Window Lights are a wonderful way to greet visitors to your house at Christmas, and here Andy Taylor reviews a contemporary and traditional range of Candlesticks, Welcome Lights and Silhouettes.
Changing your Christmas light bulbs should be no different to replacing domestic bulbs. It is a very simple procedure if you follow a few straightforward guidelines.
If you are using old bulbs, consider buying new ones that meet higher safety standards. If they are old style filament bulbs, replace them with LEDs as they are safer as they emit less heat and will also save you money as they consume less electricity and last longer.
When you notice that a bulb has ‘blown’, switch off the power. Never remove or insert bulbs when switched on.
For extra safety, especially when changing a bulb outdoors, consider buying a residual current device for an outdoor display. With an RCD if the power for some reason is still on and you touch a live wire, the circuit disconnects and prevents you receiving an electric shock.
Replacement bulbs should have a British Standard Kitemark and bought from a reputable retailer. Buying second hand is never recommended. Always buy like for like, don’t mix bulbs from different sets. The code number for spare bulbs should be listed on the item’s original box.
Read and follow the manufacturer’s instructions and take care when unpacking not to damage the bulbs.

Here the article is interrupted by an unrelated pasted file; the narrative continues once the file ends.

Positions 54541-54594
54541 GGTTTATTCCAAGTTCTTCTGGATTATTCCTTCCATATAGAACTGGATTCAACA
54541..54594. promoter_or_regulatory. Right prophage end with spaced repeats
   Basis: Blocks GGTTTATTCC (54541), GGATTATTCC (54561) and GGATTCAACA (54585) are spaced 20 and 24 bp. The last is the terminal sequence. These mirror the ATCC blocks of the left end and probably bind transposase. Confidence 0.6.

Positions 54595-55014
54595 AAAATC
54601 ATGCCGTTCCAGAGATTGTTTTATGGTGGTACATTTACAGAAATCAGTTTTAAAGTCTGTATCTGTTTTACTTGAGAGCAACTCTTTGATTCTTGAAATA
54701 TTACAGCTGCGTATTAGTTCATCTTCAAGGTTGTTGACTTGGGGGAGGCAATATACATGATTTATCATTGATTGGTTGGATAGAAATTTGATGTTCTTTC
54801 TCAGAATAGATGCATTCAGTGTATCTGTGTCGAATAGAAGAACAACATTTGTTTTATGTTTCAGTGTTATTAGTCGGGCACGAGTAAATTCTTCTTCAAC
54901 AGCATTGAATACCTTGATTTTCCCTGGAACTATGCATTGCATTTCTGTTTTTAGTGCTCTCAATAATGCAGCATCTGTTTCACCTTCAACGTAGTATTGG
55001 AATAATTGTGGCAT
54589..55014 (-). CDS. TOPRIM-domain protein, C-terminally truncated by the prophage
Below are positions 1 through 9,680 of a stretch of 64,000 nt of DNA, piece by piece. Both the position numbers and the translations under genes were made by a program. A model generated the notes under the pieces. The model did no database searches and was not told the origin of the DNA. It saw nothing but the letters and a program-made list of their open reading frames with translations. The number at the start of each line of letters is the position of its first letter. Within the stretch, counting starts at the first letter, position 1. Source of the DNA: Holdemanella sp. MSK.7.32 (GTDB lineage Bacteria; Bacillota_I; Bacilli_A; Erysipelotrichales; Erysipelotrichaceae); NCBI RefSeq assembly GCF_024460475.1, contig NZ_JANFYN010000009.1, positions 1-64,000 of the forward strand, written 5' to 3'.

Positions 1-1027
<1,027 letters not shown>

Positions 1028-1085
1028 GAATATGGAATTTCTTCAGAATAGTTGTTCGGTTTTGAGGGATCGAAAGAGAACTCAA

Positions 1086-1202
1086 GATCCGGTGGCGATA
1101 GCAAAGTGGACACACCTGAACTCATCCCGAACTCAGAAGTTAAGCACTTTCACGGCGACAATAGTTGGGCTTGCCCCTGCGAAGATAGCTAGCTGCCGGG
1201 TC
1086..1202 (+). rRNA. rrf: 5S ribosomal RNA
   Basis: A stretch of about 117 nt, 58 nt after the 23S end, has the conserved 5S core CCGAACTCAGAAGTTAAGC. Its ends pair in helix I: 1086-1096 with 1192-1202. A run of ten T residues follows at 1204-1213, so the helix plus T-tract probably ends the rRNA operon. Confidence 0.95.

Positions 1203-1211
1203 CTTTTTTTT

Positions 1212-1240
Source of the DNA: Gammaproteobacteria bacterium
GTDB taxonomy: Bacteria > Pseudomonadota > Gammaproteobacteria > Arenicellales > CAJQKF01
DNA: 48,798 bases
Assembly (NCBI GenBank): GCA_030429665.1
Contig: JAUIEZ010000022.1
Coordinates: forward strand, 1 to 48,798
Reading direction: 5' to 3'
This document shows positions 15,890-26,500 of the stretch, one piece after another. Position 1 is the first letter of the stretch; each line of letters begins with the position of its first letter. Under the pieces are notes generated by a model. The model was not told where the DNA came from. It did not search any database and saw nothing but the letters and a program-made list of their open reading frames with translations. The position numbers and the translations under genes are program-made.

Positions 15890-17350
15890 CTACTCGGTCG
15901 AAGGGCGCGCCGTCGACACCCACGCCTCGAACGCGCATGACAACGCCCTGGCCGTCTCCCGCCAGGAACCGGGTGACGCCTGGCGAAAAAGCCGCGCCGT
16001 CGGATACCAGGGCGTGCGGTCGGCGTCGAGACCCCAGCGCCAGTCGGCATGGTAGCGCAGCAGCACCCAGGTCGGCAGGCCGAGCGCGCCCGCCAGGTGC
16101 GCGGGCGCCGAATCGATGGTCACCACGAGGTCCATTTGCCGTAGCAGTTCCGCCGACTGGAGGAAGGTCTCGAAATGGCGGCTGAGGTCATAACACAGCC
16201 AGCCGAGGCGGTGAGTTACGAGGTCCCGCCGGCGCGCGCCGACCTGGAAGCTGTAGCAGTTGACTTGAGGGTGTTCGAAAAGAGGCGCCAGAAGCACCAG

When changing the bulb don’t let children play with them, LEDs are easy to swallow.
If you have to use a ladder to reach the bulb, make sure it is sturdy and steady.
Make sure people can’t trip over the cable and do not run it under carpet.
Keep the lights clear of any flammable materials and decorations.
Store any replacement lights out of the reach of children and avoid keeping them in damp or excessively hot places.
When the bulb has been changed and the lights are functioning again, don’t forget to switch indoor lights off when you leave the room. Also remember to turn them off when you go to bed or if you go out of the house.
David Coton was recently invited to the exclusive launch of Grange's new products for 2018, the result of significant investment that the garden structures and fencing firm have received from their Polish parent company.
David Coton suggests that there are plenty of gardening jobs that need to be done in November, from why you shouldn't throw away your fallen leaves to how to take care of your vegetable patch.
In October, David Coton is getting the garden prepared for the onset of colder weather but, at the same time, the arrival of spring bulbs in the garden centre is a reminder that you should also now be planning ahead for next year.
At GLEE this year David Coton visited the VegTrug stand to find out how their specially designed space saving planters can encourage us to grow more of our own food without the use of pesticides.